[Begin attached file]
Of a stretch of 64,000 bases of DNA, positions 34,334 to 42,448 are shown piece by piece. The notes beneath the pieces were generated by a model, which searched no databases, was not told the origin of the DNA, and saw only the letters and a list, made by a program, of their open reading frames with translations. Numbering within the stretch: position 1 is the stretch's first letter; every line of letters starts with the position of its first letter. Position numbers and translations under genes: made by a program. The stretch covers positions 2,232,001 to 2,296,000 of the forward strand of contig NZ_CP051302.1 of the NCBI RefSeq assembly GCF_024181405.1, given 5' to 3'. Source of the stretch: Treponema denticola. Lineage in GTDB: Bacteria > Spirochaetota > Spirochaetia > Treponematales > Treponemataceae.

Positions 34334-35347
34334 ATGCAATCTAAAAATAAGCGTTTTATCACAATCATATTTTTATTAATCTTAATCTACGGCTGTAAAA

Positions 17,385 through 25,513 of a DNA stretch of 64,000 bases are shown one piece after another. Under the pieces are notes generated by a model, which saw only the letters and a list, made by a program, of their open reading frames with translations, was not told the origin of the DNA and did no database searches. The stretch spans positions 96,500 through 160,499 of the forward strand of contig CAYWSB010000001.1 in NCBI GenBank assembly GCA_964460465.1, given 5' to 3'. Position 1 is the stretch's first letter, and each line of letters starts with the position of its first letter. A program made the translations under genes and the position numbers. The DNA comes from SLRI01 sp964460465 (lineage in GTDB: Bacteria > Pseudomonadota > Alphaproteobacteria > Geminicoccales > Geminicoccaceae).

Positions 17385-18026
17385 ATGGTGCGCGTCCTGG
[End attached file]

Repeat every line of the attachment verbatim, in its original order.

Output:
Of a stretch of 64,000 bases of DNA, positions 34,334 to 42,448 are shown piece by piece. The notes beneath the pieces were generated by a model, which searched no databases, was not told the origin of the DNA, and saw only the letters and a list, made by a program, of their open reading frames with translations. Numbering within the stretch: position 1 is the stretch's first letter; every line of letters starts with the position of its first letter. Position numbers and translations under genes: made by a program. The stretch covers positions 2,232,001 to 2,296,000 of the forward strand of contig NZ_CP051302.1 of the NCBI RefSeq assembly GCF_024181405.1, given 5' to 3'. Source of the stretch: Treponema denticola. Lineage in GTDB: Bacteria > Spirochaetota > Spirochaetia > Treponematales > Treponemataceae.

Positions 34334-35347
34334 ATGCAATCTAAAAATAAGCGTTTTATCACAATCATATTTTTATTAATCTTAATCTACGGCTGTAAAA

Positions 17,385 through 25,513 of a DNA stretch of 64,000 bases are shown one piece after another. Under the pieces are notes generated by a model, which saw only the letters and a list, made by a program, of their open reading frames with translations, was not told the origin of the DNA and did no database searches. The stretch spans positions 96,500 through 160,499 of the forward strand of contig CAYWSB010000001.1 in NCBI GenBank assembly GCA_964460465.1, given 5' to 3'. Position 1 is the stretch's first letter, and each line of letters starts with the position of its first letter. A program made the translations under genes and the position numbers. The DNA comes from SLRI01 sp964460465 (lineage in GTDB: Bacteria > Pseudomonadota > Alphaproteobacteria > Geminicoccales > Geminicoccaceae).

Positions 17385-18026
17385 ATGGTGCGCGTCCTGG